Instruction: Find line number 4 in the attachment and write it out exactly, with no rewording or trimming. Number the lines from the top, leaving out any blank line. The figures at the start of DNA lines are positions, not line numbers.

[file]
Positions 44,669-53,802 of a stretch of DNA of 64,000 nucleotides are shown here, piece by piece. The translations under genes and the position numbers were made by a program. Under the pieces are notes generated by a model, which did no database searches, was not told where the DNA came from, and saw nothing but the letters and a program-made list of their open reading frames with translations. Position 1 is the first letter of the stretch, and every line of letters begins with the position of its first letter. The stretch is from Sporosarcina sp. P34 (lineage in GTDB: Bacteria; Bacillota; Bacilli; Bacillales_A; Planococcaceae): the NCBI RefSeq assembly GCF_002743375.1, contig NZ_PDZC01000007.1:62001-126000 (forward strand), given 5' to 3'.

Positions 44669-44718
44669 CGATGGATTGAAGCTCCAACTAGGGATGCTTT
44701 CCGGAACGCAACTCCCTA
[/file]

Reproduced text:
44701 CCGGAACGCAACTCCCTA